If you have any further questions I'm happy to talk things over with you without obligation.

Email: [email protected]

Text or phone: 07847 263 874

Web: www.wendymartin.org

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Tips for Mothering Sunday (or any other big family event)

For most people Mother’s Day is a lovely time of celebration, but if you have been trying unsuccessfully for a baby and are not yet lucky enough to be a mum, it can trigger a range of painful feelings and can be a heart-breaking reminder of your lack of a family.

Understand and accept yourself
To get through this day, you need to accept that it’s OK and completely understandable for you to be feeling the way you do and that, given your situation, you are responding perfectly normally.

Accept that others may not realise just how painful this day is for you
Some of the people around you (particularly family and friends with children) may find it hard to understand just how difficult Mother’s Day can be for those struggling to have a baby.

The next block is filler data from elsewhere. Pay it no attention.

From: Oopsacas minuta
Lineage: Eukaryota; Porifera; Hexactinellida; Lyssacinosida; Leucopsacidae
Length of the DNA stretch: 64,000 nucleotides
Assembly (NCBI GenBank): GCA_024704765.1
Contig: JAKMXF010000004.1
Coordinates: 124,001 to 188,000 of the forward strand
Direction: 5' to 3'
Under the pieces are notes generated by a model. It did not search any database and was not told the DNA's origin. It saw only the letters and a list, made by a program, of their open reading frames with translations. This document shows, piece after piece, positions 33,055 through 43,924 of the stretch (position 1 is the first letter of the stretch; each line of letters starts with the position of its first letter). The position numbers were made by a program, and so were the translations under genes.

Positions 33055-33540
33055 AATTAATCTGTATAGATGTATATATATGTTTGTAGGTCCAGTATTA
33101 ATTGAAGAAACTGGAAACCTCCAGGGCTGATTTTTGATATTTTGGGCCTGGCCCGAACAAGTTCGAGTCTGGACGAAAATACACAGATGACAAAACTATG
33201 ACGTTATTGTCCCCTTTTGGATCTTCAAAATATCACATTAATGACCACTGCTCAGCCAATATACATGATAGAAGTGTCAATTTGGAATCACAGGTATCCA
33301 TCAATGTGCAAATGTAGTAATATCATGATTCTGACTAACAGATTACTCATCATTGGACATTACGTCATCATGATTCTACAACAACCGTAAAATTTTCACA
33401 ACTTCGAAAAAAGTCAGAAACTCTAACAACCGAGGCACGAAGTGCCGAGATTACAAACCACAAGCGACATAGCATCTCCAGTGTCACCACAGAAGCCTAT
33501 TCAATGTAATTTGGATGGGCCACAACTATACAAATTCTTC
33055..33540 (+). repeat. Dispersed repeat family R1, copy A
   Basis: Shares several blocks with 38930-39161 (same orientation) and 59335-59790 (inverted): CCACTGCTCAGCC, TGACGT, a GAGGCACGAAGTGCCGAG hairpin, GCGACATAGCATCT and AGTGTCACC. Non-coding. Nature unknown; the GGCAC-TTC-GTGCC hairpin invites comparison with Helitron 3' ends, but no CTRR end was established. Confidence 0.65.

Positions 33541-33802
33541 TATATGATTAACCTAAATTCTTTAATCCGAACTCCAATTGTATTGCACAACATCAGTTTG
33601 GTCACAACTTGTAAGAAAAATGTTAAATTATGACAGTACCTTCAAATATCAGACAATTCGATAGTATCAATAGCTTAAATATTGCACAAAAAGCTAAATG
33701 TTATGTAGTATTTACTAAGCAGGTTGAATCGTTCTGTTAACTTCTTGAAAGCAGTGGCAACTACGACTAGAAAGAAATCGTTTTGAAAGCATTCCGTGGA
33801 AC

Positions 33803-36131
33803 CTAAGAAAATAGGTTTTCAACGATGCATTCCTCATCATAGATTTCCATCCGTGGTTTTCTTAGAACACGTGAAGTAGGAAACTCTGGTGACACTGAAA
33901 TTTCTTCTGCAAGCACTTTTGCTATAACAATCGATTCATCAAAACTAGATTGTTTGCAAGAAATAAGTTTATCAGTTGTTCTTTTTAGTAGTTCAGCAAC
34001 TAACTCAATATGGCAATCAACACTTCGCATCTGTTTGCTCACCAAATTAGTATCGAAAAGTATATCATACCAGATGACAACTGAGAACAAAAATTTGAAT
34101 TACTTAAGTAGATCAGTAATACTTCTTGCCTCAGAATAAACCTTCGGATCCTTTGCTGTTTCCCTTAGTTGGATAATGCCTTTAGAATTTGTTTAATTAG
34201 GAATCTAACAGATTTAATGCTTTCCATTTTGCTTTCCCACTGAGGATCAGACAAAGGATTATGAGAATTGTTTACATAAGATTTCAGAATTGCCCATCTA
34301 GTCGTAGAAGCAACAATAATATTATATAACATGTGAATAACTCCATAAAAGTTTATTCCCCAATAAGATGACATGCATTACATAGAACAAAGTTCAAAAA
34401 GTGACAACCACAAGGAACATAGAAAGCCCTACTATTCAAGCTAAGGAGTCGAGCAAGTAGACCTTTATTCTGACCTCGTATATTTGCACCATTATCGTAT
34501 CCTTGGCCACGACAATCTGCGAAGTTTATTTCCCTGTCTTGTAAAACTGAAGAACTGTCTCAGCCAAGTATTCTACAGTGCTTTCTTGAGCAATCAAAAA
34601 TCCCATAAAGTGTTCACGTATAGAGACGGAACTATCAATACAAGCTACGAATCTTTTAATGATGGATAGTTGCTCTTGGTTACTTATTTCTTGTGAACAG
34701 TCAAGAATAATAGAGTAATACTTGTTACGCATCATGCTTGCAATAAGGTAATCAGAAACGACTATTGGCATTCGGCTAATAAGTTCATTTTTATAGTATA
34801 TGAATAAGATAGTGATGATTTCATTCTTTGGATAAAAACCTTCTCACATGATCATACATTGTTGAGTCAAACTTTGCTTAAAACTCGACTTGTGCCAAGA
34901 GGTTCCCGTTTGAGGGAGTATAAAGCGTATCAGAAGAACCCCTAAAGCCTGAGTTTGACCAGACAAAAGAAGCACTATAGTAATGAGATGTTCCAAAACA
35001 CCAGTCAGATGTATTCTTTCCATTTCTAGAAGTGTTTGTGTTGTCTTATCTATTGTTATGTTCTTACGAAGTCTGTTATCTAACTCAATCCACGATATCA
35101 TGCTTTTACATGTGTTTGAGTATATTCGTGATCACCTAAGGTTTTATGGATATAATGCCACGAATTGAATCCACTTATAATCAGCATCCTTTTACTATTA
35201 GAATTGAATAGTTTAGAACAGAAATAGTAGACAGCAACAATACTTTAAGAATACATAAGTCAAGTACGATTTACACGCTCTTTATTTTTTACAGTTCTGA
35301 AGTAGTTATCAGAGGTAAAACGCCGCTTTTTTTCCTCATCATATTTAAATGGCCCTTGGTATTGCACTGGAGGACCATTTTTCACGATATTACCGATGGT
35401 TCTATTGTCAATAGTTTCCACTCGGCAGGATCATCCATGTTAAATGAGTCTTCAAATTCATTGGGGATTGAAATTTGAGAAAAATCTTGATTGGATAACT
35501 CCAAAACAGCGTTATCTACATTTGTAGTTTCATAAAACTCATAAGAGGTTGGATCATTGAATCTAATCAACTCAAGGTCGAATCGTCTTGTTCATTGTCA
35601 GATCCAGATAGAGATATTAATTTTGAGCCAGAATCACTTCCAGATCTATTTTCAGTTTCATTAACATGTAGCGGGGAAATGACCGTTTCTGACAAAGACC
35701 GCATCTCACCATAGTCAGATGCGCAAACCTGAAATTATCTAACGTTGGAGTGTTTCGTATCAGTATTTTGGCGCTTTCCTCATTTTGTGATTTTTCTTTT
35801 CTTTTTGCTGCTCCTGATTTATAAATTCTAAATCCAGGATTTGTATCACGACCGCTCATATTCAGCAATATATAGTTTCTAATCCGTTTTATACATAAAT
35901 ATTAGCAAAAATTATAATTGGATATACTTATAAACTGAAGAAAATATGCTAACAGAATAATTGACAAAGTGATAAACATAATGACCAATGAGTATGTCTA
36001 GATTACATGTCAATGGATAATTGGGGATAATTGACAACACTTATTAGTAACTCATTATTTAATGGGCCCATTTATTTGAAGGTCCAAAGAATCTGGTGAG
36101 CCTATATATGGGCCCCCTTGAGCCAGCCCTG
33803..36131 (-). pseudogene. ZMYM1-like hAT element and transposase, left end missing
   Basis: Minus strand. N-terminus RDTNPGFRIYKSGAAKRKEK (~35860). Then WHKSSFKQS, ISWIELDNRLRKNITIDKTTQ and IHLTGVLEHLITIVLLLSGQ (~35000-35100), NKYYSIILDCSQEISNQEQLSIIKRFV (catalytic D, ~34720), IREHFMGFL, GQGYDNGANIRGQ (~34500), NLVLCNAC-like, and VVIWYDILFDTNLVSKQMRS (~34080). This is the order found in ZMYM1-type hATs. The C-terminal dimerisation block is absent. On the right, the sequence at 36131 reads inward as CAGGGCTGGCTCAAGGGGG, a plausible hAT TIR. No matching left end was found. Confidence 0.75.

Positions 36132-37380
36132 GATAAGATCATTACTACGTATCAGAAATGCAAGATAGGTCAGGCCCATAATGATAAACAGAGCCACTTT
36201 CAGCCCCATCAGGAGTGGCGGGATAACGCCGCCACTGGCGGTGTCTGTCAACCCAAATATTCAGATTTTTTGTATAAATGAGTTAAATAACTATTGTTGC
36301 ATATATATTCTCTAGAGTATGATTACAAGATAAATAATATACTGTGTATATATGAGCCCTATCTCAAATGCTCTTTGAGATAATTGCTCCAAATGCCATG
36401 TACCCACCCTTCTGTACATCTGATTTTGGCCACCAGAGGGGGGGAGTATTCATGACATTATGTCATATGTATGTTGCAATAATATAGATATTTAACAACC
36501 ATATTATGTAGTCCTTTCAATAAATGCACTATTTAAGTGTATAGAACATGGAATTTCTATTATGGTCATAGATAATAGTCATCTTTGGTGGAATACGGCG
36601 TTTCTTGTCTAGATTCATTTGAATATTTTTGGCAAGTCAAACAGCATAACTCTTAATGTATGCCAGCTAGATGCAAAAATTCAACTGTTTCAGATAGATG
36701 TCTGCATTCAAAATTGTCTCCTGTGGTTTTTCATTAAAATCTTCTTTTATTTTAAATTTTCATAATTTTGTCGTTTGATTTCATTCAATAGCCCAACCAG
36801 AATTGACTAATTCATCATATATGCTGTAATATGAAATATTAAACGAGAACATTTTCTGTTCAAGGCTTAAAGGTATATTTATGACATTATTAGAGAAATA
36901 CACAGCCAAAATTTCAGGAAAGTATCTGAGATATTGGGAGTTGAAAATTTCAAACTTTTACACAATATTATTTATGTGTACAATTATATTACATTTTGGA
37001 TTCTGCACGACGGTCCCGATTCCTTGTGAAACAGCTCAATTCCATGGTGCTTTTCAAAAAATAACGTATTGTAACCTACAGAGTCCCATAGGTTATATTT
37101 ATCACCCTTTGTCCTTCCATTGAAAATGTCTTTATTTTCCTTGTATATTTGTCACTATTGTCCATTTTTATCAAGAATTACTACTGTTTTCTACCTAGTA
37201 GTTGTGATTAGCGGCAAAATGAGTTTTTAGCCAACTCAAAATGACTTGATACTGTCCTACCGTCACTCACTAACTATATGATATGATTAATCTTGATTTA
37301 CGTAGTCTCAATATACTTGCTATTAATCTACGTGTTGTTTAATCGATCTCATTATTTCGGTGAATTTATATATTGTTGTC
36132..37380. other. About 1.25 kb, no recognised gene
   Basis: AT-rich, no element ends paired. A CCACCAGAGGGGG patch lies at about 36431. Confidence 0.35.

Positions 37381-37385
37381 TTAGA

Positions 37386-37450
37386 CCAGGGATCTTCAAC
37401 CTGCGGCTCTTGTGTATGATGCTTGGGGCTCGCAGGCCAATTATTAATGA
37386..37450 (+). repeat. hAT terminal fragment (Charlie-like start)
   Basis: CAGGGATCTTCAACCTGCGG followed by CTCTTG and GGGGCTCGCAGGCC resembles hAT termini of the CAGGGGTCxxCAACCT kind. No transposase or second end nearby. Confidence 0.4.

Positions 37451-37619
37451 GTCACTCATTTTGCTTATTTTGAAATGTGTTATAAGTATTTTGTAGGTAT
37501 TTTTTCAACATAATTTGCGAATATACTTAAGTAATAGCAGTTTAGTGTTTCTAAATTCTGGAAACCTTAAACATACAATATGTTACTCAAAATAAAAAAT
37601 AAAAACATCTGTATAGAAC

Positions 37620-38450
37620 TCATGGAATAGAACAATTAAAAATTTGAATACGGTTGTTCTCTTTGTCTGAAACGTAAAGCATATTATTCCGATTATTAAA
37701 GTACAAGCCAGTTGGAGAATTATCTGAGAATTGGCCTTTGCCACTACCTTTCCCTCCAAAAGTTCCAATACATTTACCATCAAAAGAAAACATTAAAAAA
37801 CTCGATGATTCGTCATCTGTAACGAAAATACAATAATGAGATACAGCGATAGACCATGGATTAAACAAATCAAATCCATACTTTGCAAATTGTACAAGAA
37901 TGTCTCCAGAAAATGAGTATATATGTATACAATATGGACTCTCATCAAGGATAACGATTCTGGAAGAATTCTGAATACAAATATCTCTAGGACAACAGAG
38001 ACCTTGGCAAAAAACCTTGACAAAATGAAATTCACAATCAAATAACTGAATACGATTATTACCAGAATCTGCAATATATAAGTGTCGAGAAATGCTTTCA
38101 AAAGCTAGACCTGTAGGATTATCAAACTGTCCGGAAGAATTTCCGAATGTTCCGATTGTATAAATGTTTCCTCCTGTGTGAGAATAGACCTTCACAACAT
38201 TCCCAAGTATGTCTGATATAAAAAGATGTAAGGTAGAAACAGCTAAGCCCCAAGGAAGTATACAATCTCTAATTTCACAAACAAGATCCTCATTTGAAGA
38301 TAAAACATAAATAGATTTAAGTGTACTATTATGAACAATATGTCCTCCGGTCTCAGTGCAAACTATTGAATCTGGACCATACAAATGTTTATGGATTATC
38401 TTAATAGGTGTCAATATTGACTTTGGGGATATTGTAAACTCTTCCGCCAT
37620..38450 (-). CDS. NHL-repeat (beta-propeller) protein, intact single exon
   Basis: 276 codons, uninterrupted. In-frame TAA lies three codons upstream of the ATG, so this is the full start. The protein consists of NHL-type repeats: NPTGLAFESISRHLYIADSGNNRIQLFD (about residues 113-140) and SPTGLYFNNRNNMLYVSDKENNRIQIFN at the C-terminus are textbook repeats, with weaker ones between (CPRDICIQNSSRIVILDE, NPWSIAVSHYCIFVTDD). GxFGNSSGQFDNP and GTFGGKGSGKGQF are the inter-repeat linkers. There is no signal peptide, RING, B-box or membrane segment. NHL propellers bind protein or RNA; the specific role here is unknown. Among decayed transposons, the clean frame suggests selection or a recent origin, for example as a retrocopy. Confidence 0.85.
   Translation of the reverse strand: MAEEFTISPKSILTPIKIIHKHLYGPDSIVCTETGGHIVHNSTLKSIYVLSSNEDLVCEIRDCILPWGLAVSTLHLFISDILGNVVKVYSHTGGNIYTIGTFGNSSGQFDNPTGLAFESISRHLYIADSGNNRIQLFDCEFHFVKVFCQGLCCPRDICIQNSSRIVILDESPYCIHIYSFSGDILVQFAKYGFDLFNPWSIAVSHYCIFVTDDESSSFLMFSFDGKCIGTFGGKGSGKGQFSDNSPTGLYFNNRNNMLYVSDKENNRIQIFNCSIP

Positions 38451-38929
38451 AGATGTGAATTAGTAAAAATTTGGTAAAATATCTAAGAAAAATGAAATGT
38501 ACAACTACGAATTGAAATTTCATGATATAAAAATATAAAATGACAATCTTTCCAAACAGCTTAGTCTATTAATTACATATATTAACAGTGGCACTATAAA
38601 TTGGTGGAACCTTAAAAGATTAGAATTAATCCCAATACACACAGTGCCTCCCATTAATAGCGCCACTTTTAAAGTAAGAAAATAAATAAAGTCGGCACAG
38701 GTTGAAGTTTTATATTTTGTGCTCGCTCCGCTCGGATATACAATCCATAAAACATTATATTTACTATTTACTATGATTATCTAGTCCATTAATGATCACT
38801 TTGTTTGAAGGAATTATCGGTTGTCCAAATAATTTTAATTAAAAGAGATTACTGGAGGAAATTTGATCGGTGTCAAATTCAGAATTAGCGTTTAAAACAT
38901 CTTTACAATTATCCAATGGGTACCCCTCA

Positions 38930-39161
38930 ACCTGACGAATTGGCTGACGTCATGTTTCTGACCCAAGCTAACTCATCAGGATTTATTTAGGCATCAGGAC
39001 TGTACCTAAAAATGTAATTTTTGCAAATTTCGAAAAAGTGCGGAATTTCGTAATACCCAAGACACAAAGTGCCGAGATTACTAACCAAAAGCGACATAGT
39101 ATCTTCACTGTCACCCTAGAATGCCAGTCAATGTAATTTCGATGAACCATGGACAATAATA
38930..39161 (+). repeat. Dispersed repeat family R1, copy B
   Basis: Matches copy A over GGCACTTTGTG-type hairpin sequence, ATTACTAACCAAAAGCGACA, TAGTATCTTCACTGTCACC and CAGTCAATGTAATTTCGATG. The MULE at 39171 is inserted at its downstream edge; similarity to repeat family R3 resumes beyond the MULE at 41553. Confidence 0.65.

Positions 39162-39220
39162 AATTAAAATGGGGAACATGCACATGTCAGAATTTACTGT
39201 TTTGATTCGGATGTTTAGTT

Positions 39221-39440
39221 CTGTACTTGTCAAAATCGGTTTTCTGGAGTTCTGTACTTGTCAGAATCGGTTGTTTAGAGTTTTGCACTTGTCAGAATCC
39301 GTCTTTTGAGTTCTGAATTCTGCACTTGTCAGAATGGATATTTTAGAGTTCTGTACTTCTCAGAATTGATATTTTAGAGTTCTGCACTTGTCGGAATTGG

Rather than fight against this and build up resentment towards those who lack the empathy you need, it can sometimes help simply to accept ‘what is’. Accept that those closest to you don’t mean to be insensitive or un-empathic, it’s just that they genuinely don’t get how hard it is for you. I often say if you wait for people to understand you and take care of your needs, you will wait a very long time indeed!

Think through how you can best manage the day 
So, you need to take care of yourself on this challenging day and work out what is going to be the best way for you to cope. Think about it in advance and talk your fears and concerns through with your partner or a close friend. Plan how you might best manage this day and be realistic about what you can and can’t do. Try to make the day as safe for you as you possibly can. Here are some tips:

~ Make your mum’s Mother’s Day really special
Divert your attention away from your own loss and sadness at not being a mother by giving yourself over to making it a lovely day for your own mum – but in a way that makes it more manageable for you: -

~ Make a unique home-made Mother’s Day card yourself
Rather than go into your local card shop and be faced with all those Mother’s Day cards perhaps you could make a personal home-made card for your mum. You don’t have to be a great artist – your mum will love it whatever you do. Just get creative!